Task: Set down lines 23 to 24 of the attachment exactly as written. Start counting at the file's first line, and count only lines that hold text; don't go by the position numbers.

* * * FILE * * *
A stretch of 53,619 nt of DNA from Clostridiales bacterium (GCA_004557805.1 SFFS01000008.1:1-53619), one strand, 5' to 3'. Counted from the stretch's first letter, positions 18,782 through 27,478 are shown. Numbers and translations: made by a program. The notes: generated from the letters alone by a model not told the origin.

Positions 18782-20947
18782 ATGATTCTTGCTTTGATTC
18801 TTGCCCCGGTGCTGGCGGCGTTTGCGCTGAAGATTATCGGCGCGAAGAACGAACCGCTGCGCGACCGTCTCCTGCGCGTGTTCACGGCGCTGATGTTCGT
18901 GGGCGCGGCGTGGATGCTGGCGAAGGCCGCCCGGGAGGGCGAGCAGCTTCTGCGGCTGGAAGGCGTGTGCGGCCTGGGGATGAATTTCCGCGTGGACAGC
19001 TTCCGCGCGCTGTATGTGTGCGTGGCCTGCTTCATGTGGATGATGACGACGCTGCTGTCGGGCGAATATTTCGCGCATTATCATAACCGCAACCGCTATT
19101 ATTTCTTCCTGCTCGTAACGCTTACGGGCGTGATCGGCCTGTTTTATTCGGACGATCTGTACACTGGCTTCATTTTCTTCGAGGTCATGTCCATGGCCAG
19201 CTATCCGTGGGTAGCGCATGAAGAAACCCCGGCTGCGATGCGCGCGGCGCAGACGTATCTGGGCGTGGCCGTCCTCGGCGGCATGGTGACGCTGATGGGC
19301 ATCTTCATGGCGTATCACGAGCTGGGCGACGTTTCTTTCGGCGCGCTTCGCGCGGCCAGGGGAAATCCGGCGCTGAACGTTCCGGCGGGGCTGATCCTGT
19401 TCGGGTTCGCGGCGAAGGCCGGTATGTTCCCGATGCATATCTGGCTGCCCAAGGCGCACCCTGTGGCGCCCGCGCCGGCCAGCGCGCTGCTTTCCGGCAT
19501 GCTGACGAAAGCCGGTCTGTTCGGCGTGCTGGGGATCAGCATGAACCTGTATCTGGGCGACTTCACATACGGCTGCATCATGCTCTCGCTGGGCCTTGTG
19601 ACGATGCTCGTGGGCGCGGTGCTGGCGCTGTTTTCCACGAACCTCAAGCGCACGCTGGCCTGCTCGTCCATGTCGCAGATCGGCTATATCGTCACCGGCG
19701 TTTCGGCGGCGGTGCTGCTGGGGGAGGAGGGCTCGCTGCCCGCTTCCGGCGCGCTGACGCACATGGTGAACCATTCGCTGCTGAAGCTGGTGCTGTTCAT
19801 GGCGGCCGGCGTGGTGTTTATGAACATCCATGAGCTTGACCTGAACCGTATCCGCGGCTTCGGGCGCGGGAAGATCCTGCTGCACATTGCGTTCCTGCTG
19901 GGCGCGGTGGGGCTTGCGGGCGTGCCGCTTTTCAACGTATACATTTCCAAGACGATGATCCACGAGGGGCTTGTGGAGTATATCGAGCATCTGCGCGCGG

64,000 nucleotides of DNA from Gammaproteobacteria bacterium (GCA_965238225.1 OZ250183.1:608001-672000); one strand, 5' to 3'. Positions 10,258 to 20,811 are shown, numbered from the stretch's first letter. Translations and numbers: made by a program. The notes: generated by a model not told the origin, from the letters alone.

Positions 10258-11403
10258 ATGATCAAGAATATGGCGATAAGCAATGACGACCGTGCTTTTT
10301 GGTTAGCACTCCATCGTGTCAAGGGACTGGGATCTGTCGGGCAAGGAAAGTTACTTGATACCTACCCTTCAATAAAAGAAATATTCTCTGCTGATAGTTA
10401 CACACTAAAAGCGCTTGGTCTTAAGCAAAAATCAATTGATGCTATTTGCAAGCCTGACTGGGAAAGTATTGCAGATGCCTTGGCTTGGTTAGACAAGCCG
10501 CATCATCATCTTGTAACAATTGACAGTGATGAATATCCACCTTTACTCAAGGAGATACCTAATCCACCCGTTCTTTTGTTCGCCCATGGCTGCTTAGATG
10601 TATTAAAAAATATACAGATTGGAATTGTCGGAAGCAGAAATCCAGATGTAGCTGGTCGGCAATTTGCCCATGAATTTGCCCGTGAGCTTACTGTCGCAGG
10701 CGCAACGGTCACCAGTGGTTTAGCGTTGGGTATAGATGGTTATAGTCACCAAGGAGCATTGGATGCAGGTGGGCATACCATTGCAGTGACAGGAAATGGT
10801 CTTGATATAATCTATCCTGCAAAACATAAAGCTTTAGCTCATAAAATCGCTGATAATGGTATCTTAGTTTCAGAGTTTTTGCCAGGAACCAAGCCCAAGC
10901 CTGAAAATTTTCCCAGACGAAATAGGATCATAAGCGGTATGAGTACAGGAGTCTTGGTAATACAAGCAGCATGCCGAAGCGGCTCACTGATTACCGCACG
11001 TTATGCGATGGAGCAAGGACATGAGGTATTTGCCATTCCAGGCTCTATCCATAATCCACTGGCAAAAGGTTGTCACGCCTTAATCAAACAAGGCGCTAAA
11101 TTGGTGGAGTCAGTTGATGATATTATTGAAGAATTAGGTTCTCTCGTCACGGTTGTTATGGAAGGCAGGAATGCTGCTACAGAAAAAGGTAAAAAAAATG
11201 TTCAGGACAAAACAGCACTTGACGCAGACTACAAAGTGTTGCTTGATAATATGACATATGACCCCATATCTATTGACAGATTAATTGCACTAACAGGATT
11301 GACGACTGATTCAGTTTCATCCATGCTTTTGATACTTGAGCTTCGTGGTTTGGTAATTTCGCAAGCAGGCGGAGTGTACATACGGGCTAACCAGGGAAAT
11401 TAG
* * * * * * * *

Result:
10701 CGCAACGGTCACCAGTGGTTTAGCGTTGGGTATAGATGGTTATAGTCACCAAGGAGCATTGGATGCAGGTGGGCATACCATTGCAGTGACAGGAAATGGT
10801 CTTGATATAATCTATCCTGCAAAACATAAAGCTTTAGCTCATAAAATCGCTGATAATGGTATCTTAGTTTCAGAGTTTTTGCCAGGAACCAAGCCCAAGC